- 1 dot 9 rolls
- 2 dots 10 rolls
- 3 dots 9 rolls
- 4 dots 12 rolls
- 5 dots 9 roll
- 6 dots 11 rolls

Example: roll a die; random variable X

- Maximum Likelihood Estimate:

p̂(X=x) = count(x) / total_count_of_all_events

- p̂( X = 1 dot) = 9 / 60 = 0.150

p̂( X = 2 dots) = 10 / 60 = 0.166

p̂( X = 3 dots) = 9 / 60 = 0.150

p̂( X = 4 dots) = 12 / 60 = 0.200

p̂( X = 5 dots) = 9 / 60 = 0.150

p̂( X = 6 dots) = 11 / 60 = 0.183

Sum = 60 / 60 = 1.0

Convergence of p̂(X)

- Suppose we know that the die is equally weighted.
- We observe that our values for p̂(X) are close to p(X), but not all exactly equal.
- We would expect that as the number of trials increases, p̂(X) will get closer to p(X).
- For example, we could roll the die 1,000,000 times. Probability estimate will improve with more data.

Simplify notation

- People are often not precise, and write “p(X)” when they mean “p̂(X)”
- We will do this also
- Can also leave out the name of the random variable when it is understood
- Example: p(X=4 dots) p(4 dots)

Outline

- Word frequencies and Zipf’s law
- N-grams and sparse data
- Probability theory I
- Smoothing I

Don’t use MLE for n-gram probabilities

- Maximum Likelihood Estimation applied to n-grams:
- count(X) = observed frequency of X in a corpus
- p(X) = observed probability of X in a corpus
- However, a corpus is only a sample of the language
- Does not contain all possible words, phrases, constructions, etc.
- Linguistically possible but nonexistent items in a corpus are assigned zero probability with MLE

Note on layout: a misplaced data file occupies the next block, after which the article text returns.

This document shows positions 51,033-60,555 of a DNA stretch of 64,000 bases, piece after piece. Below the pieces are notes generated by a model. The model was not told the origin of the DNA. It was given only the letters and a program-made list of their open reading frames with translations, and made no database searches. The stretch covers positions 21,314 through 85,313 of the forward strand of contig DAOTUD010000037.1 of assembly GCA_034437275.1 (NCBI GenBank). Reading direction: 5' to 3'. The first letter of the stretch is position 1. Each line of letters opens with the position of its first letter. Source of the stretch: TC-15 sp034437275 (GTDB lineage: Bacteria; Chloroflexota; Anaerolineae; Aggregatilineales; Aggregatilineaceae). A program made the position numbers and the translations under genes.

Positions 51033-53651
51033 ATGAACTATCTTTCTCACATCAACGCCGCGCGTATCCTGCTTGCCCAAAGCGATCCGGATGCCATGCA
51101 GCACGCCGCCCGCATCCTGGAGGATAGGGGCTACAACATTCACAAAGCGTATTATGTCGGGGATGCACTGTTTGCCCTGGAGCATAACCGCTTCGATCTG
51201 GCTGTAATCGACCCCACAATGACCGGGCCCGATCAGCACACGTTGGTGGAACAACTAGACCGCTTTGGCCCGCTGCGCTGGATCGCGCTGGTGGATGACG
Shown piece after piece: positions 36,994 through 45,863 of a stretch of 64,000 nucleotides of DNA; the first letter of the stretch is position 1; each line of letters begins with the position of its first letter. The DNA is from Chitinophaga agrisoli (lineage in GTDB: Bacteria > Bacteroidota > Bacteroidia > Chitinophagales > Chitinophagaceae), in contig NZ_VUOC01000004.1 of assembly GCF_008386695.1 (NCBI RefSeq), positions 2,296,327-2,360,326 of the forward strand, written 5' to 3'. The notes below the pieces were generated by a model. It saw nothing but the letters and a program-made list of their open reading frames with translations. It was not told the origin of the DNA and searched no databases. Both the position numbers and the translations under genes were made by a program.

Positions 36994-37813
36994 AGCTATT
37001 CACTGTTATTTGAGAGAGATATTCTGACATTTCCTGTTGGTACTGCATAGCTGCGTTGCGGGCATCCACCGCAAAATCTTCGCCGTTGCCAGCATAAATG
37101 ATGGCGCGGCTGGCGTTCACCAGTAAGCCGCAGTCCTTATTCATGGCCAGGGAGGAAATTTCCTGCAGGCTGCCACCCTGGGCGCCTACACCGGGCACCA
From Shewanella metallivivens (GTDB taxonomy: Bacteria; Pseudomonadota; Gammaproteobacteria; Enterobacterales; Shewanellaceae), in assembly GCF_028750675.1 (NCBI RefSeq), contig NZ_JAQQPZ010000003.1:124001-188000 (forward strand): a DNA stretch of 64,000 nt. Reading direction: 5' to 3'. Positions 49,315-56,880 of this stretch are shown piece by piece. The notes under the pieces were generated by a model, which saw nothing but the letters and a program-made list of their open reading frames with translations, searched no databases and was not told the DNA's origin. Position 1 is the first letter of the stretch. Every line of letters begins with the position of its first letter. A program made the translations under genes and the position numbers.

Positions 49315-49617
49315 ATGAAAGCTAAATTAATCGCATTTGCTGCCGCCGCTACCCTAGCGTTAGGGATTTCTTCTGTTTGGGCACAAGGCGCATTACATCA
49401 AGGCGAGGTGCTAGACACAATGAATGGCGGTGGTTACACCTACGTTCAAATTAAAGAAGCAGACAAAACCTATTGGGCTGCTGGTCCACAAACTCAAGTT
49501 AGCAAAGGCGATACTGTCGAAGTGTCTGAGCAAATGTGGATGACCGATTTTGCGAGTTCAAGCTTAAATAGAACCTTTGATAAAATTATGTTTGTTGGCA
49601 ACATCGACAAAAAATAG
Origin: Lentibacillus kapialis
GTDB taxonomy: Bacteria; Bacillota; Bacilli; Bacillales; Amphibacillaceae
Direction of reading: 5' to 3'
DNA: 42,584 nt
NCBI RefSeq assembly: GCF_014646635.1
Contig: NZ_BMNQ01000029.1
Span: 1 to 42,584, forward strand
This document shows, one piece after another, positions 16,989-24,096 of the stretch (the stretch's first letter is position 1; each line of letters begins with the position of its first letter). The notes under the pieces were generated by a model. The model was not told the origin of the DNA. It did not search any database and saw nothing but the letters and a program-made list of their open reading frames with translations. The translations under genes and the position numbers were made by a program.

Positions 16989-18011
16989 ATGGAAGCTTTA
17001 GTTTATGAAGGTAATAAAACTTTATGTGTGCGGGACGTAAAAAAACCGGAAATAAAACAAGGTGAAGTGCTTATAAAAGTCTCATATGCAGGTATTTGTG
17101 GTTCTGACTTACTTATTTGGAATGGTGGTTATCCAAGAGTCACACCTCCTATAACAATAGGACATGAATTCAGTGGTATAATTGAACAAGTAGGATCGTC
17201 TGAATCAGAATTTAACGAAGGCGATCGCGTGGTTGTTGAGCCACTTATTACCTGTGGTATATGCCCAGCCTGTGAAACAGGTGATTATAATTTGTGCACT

- Zero probability means impossible
- But they are not impossible…
- Need to revise probability estimate

Smoothing

- Take probability mass away from observed items, and assign to zero-count items
- Solid line: observed counts
- Dotted line: smoothed counts

Smoothing methods

1. Add-one smoothing

2. Deleted estimation

3. Good-Turing smoothing

(will see later)

4. Witten-Bell smoothing

5. Backoff smoothing

6. Interpolated backoff

Add-one smoothing (LaPlace estimator)

- Simplest method
- Example: smoothing N-grams
- First, determine how many N-grams there are (for some value of N)
- The frequencies of N-grams that are observed in the training data are not modified
- For all other N-grams, assign a small constant value, such as 0.05

Probability distribution changes after add-one smoothing

- Since zero-count N-grams now have a nonzero frequency, the probability mass assigned to observed N-grams decreases
- Example: 5 possible items

Original counts: [ 5, 3, 2, 0, 0 ]

Probability distribution: [ .5, .3, .2, 0.0, 0.0 ]

Smoothed counts, add 0.05: [5, 3, 2, .05, .05 ]

Smoothed probabilities: [.495, .297, .198, .005, .005 ]

Probabilities

now nonzero

Probabilities

are discounted

Add-one smoothing (LaPlace estimator)

- Advantage: very simple technique
- Disadvantages: